I used books to come closer to her. I read so many of the ones on her kindle or in the at home library.
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Jim Leckband
Aug 13, 2017 rated it really liked it  ·  review of another edition
A lyrical novel set in WWI-era rural Scotland. Gibbon's novel lushly describes the fictional village of Kinraddie and is mainly concerned with Chris Guthrie, a smart, young woman who yearns to be independent but is trapped (in a way) to the town. She is constrained by circumstances, but she is also constrained by the fact that she feels she is part of the land, so it is not a loss in her eyes.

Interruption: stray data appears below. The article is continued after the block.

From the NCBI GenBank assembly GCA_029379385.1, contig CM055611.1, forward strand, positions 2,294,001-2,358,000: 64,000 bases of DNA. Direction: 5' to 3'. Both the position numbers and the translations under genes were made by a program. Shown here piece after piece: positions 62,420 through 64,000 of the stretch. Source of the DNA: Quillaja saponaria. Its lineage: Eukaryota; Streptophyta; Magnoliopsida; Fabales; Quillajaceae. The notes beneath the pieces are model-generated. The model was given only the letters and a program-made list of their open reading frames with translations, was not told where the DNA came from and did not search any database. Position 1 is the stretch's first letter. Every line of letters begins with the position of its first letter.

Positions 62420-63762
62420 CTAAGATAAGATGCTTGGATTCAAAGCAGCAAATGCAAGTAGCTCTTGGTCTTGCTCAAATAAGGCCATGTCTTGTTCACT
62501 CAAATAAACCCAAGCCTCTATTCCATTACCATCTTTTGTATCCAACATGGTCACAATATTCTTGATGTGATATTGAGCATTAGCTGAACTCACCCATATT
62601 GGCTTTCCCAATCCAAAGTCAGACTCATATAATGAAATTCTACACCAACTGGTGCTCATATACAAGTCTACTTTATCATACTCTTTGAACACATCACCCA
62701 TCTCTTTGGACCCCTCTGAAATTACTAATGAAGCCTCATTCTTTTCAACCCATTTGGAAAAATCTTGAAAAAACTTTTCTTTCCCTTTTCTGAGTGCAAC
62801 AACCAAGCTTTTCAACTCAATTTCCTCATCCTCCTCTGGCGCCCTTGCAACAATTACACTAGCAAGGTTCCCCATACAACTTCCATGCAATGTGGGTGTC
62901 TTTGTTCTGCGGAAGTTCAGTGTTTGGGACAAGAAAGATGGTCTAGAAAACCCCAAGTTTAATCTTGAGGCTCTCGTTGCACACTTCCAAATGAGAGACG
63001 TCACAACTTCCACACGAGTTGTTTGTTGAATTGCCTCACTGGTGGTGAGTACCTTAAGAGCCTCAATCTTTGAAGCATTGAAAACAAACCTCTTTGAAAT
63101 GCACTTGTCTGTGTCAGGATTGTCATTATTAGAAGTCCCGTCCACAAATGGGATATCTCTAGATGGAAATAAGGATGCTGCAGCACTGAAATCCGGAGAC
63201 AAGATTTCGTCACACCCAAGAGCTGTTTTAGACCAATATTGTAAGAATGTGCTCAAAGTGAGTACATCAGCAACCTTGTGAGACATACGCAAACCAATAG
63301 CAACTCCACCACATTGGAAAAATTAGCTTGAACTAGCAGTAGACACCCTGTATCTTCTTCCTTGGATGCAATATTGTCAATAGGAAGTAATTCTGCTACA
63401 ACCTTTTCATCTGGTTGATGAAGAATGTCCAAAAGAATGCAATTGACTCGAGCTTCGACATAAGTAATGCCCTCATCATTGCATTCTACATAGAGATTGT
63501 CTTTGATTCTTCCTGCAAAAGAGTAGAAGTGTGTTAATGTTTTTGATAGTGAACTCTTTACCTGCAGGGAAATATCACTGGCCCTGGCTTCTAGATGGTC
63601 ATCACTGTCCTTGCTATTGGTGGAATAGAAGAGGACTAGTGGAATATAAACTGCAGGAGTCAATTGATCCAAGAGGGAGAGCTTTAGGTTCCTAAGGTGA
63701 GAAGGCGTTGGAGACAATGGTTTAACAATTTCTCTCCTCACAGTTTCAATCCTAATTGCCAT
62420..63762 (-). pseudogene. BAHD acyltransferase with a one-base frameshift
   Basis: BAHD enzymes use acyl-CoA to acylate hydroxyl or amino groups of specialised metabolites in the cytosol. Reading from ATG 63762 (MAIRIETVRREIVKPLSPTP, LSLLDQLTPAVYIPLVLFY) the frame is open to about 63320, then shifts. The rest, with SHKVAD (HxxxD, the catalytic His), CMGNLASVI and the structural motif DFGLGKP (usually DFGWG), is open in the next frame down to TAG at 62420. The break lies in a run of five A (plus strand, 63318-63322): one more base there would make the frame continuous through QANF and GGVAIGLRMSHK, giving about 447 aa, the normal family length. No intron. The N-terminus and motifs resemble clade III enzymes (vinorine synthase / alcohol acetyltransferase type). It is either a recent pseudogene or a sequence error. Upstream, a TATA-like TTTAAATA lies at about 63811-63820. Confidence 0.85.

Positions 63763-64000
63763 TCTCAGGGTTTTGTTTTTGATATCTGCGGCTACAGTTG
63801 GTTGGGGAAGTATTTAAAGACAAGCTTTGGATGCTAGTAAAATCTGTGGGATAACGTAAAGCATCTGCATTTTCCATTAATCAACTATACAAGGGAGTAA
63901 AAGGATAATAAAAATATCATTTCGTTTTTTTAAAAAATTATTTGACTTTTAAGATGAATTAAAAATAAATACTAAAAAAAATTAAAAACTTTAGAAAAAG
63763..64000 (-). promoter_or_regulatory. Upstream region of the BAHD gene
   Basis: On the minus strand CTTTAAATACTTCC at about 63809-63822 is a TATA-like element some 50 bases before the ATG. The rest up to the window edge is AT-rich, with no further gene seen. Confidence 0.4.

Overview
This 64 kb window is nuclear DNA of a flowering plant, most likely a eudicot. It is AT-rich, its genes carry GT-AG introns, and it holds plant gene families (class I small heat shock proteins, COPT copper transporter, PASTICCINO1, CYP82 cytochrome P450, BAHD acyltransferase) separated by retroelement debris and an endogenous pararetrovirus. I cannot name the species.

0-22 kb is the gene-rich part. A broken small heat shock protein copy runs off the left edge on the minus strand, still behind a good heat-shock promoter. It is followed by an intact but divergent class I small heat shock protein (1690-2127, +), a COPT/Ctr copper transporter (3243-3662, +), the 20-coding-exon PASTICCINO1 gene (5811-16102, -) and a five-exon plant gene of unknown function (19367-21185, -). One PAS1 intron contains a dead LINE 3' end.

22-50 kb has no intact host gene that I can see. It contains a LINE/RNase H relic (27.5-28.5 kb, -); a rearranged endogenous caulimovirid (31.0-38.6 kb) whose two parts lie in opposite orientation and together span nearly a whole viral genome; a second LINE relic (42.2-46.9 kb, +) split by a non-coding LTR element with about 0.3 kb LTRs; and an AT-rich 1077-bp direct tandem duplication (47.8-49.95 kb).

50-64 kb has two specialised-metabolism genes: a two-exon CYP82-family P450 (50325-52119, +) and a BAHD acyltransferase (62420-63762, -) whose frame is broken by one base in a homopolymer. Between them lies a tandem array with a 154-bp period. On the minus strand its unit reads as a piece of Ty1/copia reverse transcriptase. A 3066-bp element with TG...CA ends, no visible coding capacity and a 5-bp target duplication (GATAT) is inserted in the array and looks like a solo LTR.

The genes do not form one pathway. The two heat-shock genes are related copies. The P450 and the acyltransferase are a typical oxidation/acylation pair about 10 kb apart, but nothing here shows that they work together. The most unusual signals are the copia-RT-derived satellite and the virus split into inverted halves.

Gibbon is concerned about the crash of Scottish rural life by the oncoming bus of modernity. This is one
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Forgotten Classic...: 3/18 Sunset Song 17 12 Apr 02, 2018 02:27PM  
Read Scotland 2015 : Dramatization of Sunset Song 2 9 Jan 27, 2015 08:49PM  
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“So that was Chris and her reading and schooling, two Chrisses there were that fought for her heart and tormented her. You hated the land and the coarse speak of the folk and learning was brave and fine one day; and the next you'd waken with the peewits crying across the hills, deep and deep, crying in the heart of you and the smell of the earth in your face, almost you'd cry for that, the beauty of it and the sweetness of the Scottish land and skies.” 20 likes
“So it was that she knew she liked him, loved him as they said in the soppy English books, you were shamed and a fool to say that in Scotland.” 5 likes